Natural disasters cost Victoria billions

Friends of the Earth released this statement on January 30.

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A research report by environment group Friends of the Earth shows the financial cost to governments and the community in Victoria from natural disasters was $19.9 billion over a 10-year period, from 2003 to 2013.

The report Natural Disasters and a Warming Climate; Understanding the Cumulative Financial Impacts on Victoria is a compilation of loss statistics from weather-related Victorian disaster events — fires, floods, storms and heatwaves.

The figures of $6762 million in public costs and $13,174 million in insured costs are based on estimates of loss cost rather than true cost. Disaster cost estimates in Australia are largely drawn from insurance data or insurance data with some augmentation; they are therefore a limited proxy for true costs. Some public costs associated with particular events were not able to be identified.

Friends of the Earth campaigns coordinator Cam Walker said: “Climate change science clearly tells us that, without concerted global action to reduce emissions, Victoria will face hotter summers and extended heatwaves, more erratic rainfall patterns, and longer bushfire seasons.

“We note the Climate Council statement that all extreme weather events are now being influenced by climate change because they are occurring in a climate system that is hotter and moister than it was 50 years ago.

“It is clear that there are already considerable economic impacts of climate change that are being felt across the state. These costs are directly competing with other demands, such as education and health budgets.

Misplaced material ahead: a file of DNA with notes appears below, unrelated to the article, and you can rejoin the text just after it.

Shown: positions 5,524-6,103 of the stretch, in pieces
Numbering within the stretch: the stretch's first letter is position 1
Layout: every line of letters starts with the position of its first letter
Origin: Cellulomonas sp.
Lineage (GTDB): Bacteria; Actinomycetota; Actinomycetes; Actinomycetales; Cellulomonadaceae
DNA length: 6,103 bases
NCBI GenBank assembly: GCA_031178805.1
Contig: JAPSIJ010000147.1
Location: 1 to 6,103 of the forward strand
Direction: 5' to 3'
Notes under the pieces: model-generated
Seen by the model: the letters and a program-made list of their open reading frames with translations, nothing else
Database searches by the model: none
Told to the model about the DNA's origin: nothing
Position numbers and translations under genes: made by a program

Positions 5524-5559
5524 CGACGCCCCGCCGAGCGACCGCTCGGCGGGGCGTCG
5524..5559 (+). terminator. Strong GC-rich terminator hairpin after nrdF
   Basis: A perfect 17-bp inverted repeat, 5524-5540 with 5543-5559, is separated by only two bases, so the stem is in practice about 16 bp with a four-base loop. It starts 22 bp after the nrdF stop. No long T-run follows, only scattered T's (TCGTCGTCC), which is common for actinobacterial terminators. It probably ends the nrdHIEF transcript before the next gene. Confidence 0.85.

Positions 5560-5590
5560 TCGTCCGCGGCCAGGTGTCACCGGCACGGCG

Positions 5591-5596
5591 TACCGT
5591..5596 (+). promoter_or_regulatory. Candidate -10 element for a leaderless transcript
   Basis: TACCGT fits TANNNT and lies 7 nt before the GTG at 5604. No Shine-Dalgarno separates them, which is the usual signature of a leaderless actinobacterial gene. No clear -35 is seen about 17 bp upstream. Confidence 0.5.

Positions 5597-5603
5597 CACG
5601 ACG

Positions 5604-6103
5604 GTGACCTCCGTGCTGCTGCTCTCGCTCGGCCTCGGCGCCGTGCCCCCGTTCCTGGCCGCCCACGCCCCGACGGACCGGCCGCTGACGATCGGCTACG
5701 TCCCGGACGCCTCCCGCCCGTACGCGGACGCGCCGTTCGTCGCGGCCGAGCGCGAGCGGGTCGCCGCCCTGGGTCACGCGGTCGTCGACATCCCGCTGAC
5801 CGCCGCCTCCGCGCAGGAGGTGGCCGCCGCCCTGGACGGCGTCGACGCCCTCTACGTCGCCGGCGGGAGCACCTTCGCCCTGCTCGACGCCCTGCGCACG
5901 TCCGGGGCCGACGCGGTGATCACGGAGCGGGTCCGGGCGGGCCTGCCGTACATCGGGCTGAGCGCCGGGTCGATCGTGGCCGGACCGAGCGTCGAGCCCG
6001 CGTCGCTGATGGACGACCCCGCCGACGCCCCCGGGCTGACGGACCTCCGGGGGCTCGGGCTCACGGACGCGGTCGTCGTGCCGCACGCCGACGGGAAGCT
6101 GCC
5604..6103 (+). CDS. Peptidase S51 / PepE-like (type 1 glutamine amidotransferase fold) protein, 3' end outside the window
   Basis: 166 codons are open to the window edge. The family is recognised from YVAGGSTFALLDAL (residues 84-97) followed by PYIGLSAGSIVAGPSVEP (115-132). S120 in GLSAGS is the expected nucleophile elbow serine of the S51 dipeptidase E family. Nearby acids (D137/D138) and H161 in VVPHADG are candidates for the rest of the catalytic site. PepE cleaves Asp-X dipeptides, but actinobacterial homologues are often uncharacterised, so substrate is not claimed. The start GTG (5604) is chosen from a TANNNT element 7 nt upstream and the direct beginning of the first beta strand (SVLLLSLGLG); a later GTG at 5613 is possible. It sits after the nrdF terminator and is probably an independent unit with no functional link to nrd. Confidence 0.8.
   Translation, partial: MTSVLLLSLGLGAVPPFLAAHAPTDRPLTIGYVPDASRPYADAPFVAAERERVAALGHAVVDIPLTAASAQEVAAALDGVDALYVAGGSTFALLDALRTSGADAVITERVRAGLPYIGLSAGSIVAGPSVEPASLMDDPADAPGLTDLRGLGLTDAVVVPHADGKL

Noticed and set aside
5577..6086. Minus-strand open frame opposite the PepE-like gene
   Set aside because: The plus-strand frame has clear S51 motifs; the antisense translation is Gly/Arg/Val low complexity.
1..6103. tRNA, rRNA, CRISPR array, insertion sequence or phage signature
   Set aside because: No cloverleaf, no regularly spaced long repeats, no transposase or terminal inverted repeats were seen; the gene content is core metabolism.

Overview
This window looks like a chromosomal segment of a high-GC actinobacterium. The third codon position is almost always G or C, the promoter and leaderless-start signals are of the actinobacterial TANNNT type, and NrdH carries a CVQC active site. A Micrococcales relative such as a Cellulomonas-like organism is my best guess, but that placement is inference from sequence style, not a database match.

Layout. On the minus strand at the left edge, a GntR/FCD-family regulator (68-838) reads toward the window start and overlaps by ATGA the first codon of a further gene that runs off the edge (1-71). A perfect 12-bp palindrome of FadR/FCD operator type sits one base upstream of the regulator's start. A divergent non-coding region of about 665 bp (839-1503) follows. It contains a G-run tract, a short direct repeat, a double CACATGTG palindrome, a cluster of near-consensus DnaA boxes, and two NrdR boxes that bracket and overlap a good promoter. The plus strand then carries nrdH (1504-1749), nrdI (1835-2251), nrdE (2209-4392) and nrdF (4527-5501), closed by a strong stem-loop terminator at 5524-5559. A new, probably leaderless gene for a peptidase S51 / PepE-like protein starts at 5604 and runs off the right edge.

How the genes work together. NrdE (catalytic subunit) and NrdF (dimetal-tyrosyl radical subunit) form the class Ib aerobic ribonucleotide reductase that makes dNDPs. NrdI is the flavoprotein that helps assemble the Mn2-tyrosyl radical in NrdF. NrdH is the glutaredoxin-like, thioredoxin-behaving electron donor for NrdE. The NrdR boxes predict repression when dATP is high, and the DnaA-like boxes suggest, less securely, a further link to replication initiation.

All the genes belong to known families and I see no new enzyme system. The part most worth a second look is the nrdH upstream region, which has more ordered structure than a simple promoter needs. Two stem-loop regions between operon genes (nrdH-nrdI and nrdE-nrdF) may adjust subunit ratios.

“What this report seeks to highlight is the fact that the government is ‘flying blind’ when it comes to tracking the economic and social costs of natural disasters on our state. There is no single tally of the costs of extreme weather events, and so it is up to the media to report each event as they occur.

“A forward thinking state government would compile the full costs, making them public on an annual basis, and task the premier’s office with coordinating the state-wide response to tackling climate change and advancing the state’s climate adaptation plans.

“Insurance data only account for insured losses, and these represent a fraction of the total cost of a disaster. They do not include many indirect costs, nor intangibles such as ecosystem services like drinking water. They do not include the huge personal costs of losing loved ones, homes, or businesses. They do not include the personal costs to police, firefighters, SES and other emergency workers who face danger and human loss, and must contend with the emotional impacts of their work.

“As Victoria suffered under the recent heatwave, limitations in the ‘surge capacity’ of our medical system were apparent. Health professionals have called on the government to urgently review how the state manages heatwave response. While bushfires have caused the greatest financial impact on Victoria over the past decade, heatwaves have been the largely unacknowledged killer in our state. According to a Monash University study, more than 200 people died as a result of the 2009 heatwave.

“Our state government has walked away from meaningful action to reduce greenhouse pollution, including dismantling the emission reductions target in the Victorian Climate Change Act. It has retreated to a position where it has opted for an adaptation response rather than a serious mitigation strategy, and it’s Adaptation Plan has been criticised as being insufficient to task.

“What this report highlights is the fact that natural disasters are a major drain on public and private funds, with total known costs over 10 years of natural disaster events in Victoria being $19.9 billion.

“Unless our government stops hiding from climate science, and joins the global efforts to reduce greenhouse gas emissions, it will be condemning Victorians to an ever greater cost burden from extreme weather events.”

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